Google’s Artificial Intelligence First mindset hasn’t ditched mobile, quite the opposite in fact. Mobile is actually in the center of it, with Google’s huge investments in voice search serving as a good example. As a new baby born from the AI and Mobile marriage is Google’s Mobile first indexing. I see this as a game changer in the sense that if you don’t go mobile you will die a horrible death.
  3. Move your Ass
    With this mixed-up market, keep going to places. Fast and agile retailers are able to take advantage of rising potential in new / changing markets and verticals, dodging threats, beating competition and pivoting where seen fit.

Global eCommerce is really here for SMBs too. One of our incubatees from Estonia is selling scuba diving gear from Estonia to South Korea, and this has become their main market against all odds, just because they were brave enough to invest in the potential there based on constant experimentation with new markets and verticals.

Burt: And the role of IoT in all this?

Joni: As discussed, standing out in the competition is getting harder. Use of IoT in retail is still in its beginnings and there’s lots to be gained by those early adopter merchants in this area.

In retail’s future, IoT is one of the main channels for how AI based solutions are applied or controlled. Wearables, for example, are inevitable. And in AI based solutions that aim to understand and predict the intent of users, the need for simplest and most intuitive user interfaces is needed to confirm the intent.

Voice will surely have a major role in this, but as we know, there are a whole lot of situations where voice is not a feasible / preferred option; therefore we would need supportive user interfaces for voice. And here comes them buttons.

While machines are becoming smarter and increasingly predictive in terms of understanding our intent, we need the simplest possible user interfaces in order to feed back to the machines whether they are on the right track or not.

And this isn’t just fancy schmancy future stuff. We can do it today, and it makes sense.

We can already order 1 bottle of milk with Bttn placed in our kitchen. And next we want to learn what your milk consumption rate is (and maybe fancy scan your fridge in the future) and notify you that “you will run out of milk and cheese tomorrow, would you like to fill up your fridge”. Give 1 click for no, and 2 clicks for yes.

A major part of the dialogue we already have on the web these days is based on two options. Yes or No. Ok or Cancel.

So when AI starts to take over in terms of predicting our needs and decisions, our role in retail will change more towards giving feedback to the machines.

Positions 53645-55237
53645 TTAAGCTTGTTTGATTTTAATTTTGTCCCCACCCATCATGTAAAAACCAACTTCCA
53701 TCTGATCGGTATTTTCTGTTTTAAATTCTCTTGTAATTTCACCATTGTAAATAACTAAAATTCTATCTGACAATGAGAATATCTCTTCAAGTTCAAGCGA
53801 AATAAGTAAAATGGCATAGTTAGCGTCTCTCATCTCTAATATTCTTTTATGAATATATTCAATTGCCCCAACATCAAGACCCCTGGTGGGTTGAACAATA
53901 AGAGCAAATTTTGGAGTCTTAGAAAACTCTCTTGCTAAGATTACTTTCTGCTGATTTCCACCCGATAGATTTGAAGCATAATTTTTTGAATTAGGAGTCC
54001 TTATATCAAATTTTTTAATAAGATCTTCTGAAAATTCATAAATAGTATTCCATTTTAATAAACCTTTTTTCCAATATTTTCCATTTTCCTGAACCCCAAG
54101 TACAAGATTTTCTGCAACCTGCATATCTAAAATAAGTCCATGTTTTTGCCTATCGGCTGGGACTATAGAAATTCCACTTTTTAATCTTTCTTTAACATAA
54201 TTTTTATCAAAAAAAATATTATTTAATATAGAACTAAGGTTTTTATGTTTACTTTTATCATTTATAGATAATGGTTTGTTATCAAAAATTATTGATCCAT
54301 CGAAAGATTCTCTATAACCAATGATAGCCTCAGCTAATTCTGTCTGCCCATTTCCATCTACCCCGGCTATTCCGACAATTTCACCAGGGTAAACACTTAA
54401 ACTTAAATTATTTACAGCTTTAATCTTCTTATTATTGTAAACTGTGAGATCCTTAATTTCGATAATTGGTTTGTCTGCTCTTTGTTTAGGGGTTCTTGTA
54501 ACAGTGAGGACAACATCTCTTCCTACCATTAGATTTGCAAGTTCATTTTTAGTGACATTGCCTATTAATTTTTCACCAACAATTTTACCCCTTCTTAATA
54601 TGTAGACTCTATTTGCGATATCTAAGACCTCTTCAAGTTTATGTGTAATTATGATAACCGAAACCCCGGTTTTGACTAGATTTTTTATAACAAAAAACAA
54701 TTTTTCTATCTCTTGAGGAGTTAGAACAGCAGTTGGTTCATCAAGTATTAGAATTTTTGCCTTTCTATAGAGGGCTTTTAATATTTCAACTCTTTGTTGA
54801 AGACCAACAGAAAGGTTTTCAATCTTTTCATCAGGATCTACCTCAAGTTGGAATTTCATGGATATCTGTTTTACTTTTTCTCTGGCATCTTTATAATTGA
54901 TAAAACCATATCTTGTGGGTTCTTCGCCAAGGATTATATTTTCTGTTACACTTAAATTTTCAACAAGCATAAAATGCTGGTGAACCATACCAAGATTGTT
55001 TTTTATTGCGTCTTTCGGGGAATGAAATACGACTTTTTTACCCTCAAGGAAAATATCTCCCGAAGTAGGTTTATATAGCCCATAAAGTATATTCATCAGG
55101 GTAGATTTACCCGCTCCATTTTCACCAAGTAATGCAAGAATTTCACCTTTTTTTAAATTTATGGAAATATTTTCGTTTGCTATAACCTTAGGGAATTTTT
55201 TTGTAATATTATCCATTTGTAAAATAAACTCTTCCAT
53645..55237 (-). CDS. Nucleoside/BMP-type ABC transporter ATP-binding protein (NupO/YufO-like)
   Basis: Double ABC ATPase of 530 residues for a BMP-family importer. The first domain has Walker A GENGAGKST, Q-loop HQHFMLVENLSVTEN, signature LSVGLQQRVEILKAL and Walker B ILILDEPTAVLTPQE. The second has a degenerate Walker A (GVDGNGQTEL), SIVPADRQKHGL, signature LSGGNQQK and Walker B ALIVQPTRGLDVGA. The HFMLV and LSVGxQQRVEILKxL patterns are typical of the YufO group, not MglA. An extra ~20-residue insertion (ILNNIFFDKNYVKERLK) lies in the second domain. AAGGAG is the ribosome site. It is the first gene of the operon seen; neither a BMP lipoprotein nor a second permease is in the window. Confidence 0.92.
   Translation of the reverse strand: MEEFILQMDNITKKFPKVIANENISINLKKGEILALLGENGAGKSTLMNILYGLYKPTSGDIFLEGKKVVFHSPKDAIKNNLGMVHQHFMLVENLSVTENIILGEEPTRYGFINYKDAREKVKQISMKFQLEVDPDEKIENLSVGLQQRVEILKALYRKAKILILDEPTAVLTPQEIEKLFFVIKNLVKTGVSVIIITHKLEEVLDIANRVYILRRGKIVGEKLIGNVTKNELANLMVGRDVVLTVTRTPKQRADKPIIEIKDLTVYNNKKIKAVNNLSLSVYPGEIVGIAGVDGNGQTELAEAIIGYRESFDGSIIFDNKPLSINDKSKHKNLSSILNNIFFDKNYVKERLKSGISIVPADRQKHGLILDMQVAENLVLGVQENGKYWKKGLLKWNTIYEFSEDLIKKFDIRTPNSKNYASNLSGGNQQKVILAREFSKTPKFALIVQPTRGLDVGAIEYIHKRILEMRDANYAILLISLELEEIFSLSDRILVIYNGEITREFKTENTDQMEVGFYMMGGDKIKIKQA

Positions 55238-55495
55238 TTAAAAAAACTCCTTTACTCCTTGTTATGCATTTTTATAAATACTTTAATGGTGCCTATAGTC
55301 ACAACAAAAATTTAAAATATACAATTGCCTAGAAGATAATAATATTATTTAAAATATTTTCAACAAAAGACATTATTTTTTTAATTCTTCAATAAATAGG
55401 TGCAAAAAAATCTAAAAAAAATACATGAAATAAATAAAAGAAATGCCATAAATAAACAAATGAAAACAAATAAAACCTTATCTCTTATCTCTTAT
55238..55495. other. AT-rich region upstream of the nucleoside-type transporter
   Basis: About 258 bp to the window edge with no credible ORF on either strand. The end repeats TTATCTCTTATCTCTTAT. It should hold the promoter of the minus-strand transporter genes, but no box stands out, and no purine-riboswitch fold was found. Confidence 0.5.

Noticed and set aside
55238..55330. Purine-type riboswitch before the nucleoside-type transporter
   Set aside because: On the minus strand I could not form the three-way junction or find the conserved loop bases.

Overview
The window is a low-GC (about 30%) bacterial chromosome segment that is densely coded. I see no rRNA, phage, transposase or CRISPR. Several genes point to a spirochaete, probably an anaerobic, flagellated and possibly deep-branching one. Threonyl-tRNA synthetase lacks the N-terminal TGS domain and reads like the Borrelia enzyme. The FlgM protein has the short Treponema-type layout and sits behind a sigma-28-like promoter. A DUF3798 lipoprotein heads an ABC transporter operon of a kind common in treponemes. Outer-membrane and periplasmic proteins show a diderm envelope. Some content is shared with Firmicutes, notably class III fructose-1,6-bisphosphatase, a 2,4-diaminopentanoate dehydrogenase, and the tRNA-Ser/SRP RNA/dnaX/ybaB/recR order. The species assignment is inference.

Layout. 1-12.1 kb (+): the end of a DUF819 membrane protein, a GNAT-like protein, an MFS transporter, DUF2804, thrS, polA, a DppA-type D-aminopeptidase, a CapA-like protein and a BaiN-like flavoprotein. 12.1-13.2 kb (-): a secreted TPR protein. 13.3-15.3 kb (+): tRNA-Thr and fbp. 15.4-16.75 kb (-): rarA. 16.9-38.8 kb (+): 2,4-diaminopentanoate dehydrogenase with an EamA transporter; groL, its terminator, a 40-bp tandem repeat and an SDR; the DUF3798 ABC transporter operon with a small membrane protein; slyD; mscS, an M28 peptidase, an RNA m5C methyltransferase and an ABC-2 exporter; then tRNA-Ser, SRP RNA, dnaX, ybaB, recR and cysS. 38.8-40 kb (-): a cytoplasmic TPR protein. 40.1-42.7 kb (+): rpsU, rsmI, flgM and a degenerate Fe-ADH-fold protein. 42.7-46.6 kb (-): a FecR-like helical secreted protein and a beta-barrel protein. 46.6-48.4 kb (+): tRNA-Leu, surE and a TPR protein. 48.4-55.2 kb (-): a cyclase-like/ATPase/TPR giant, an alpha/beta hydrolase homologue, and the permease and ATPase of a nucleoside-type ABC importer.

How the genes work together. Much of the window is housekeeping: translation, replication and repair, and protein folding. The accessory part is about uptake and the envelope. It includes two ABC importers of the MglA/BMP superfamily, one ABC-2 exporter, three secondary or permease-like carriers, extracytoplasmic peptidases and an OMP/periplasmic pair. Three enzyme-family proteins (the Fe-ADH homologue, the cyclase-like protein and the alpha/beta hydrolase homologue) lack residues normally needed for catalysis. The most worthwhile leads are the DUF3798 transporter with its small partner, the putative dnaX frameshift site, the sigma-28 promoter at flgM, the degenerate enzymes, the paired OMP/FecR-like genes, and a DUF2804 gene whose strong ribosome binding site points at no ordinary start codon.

I love the illustration from the Classic HCI bible from 1984: The Psychology of Human-Computer Interaction. Bttn had a notable product placement.

Burt: Now we’re getting to business. How have merchants welcomed connected hardware buttons?

Joni: Still too cautiously, though the early adopters already see buttons strengthening their subscription models. They offer buttons to THEIR early adopters, loyal customers and fans of the brand with great results.

Burt: Any tips you can share with online merchants, what’s there to consider when considering the use of bttns for example?

Joni: Experiment. People love buttons. Your colleagues and your employees love buttons. Spread the buttons and let the ideas fly. Start with simple use cases. In eCommerce, subscriptions and repeat orders through buttons surely is a winner, but don’t let that stop you there. The PR value is still great, and as an early-ish adopter you can still make your business go viral by introducing simple, smart or funny ways to implement IoT in your business.

They have made it very easy to start experimenting, for example by using and creating Bttn Ifttt applets. Pretty much the only limit on what you can do is your imagination. If you are running any major eCommerce platforms, Magento, Shopify or Woocommerce, we’ve got your back with our Bttn modules.

Burt: Any final words?

Joni: The average e-commerce conversion rate – the percentage of shoppers that buy in a given visit – is 1-5%, while the average for brick and mortar stores is 17%. Well, why wouldn’t you offer your customers a user interface that can be sent to their homes, and get a 100% conversion rate as well as multiple orders? Press the button for more milk.

Burt: Thanks Joni, it was a pleasure.

Written by Will Nash, Head of Marketing at Bttn